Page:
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History of Adair
County, Iowa, 1915.

Biographical.  Volume 2.

  
 

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Peter A. Bevington.

Peter A. Bevington is now living retired at Greenfield, although he was for an extended period actively engaged in farming.  His work was so wisely directed that he won a measure of prosperity that now enables him to put aside further business cares.  Ohio claims him as a native son, his birth having occurred in Huron county, on the 18th of October, 1843, his parents being Peter and Aary (Bevington) Bevington, both of whom were probably born in the Buckeye state, where they lived and died.  The father followed farming in Holmes county for many years and was there called to his final rest.

In his youthful days Peter A. Bevington attended the district schools and mastered the elementary branches of learning, but he had comparatively little opportunity to secure an education, as his services were needed upon the home farm.  In March, 1861, when eighteen years of age, he came to Iowa and settled in Madison county, where he worked through the following summer for Dr. Bevington of Winterset, who was his uncle.  He put aside all business and personal considerations, however, when the country became involved in the Civil war and in October, 1861, enlisted for active service, being mustered in as a member of Company B, Fifth Iowa Volunteer Cavalry.  Under that command he served until the close of the war, the regiment being assigned to duty with the Army of the Cumberland, and he took part in various important engagements, including the battles of Stone River and of the Atlanta campaign.  At the battle of Nashville, on Christmas day of 1864, he was shot through the body and three of his ribs had to be cut out.  The wound was a very serious one, but in due time he recovered and he was mustered out of the service on the 22d of August, 1865.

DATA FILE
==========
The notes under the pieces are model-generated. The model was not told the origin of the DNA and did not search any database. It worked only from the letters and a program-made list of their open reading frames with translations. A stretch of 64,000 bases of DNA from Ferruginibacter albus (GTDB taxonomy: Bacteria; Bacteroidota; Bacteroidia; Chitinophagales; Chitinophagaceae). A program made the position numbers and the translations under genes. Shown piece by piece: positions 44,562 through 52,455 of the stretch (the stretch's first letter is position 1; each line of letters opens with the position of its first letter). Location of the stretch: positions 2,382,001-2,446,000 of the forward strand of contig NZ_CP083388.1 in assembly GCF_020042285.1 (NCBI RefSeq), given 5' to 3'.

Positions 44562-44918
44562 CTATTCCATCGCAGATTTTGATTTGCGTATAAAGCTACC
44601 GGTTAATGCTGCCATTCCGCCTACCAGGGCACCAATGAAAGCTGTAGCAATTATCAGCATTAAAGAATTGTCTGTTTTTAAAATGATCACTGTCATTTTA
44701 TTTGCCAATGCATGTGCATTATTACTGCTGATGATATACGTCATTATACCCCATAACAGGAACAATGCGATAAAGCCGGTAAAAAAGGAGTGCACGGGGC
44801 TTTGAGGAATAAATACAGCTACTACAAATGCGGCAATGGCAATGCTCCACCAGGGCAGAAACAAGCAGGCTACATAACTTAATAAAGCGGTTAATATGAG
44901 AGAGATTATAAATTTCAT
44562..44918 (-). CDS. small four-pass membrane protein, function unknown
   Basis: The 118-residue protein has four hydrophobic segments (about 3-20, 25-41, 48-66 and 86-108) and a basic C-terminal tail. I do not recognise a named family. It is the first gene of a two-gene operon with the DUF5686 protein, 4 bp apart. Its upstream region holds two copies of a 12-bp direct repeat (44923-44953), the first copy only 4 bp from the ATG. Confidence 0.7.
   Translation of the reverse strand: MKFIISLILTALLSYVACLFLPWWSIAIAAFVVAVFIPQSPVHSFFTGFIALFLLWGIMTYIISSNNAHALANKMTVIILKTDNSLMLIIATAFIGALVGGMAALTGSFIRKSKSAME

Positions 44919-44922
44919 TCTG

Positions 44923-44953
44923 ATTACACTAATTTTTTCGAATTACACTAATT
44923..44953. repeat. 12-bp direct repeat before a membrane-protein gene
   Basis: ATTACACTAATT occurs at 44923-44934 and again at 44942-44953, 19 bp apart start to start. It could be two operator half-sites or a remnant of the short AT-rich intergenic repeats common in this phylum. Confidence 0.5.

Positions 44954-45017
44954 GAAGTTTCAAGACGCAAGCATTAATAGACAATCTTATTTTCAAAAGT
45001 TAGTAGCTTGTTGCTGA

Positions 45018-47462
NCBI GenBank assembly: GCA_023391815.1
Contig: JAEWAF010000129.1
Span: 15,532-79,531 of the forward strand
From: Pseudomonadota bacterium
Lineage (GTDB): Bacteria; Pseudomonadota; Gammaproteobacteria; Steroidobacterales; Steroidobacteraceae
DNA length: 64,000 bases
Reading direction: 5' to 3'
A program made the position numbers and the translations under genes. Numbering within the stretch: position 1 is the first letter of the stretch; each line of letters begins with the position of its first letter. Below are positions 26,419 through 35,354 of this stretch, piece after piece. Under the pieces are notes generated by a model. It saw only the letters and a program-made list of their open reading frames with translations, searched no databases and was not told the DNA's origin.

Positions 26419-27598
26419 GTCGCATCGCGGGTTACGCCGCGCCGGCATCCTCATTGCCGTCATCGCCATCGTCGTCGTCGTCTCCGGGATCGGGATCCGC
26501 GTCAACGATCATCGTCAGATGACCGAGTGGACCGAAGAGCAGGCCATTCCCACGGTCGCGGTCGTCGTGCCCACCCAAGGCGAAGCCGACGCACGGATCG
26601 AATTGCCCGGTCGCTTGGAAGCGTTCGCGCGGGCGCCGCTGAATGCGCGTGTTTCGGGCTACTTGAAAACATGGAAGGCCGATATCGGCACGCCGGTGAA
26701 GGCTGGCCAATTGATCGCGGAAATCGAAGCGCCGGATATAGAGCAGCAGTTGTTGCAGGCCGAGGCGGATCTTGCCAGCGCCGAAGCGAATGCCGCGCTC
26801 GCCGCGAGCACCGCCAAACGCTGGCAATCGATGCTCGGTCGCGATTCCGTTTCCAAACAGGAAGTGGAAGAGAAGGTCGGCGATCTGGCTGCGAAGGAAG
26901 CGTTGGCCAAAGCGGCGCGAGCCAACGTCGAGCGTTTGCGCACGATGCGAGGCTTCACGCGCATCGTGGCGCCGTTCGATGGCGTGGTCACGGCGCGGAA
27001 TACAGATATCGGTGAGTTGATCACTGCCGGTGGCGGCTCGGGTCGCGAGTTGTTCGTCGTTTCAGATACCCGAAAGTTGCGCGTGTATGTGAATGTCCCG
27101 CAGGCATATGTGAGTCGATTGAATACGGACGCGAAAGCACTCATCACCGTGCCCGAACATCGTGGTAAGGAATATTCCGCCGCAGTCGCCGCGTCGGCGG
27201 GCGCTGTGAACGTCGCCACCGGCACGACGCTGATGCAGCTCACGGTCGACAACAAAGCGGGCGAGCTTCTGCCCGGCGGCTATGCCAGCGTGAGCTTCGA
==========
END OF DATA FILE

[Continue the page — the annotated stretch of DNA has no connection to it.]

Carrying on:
When the war was over and the country no longer needed his aid, Mr. Bevington returned to Ohio and there remained for a year or more.  In 1867, however, he again came to Iowa, settling in Winterset.  Later he returned to Ohio for his bride, whom he brought to Iowa directly after their marriage.  She bore the maiden name of Miss Cecelia Mackey, and their wedding was celebrated on the 29th of December, 1869.  Upon his return to this state Mr. Bevington settled on a farm in Madison county, where he remained for forty-two years, or until 1901, when he turned over his farm of two hundred acres to his son and removed to Greenfield, where he has since lived retired.  He was one of the progressive agriculturists of his locality and set an excellent example for others to follow.

To Mr. and Mrs. Bevington were born seven children:  Cambia, William, Estella, Mina, Cliola, Cora and Harry.  Mr. Bevington has always voted with the republican party since age conferred upon him the right of franchise and has kept well informed concerning the issues and questions of the day.  He is a member of Myers Post, No. 149, G. A. R., and he and his wife are members of the Methodist church, true to its teachings and loyal to their belief.

 

 

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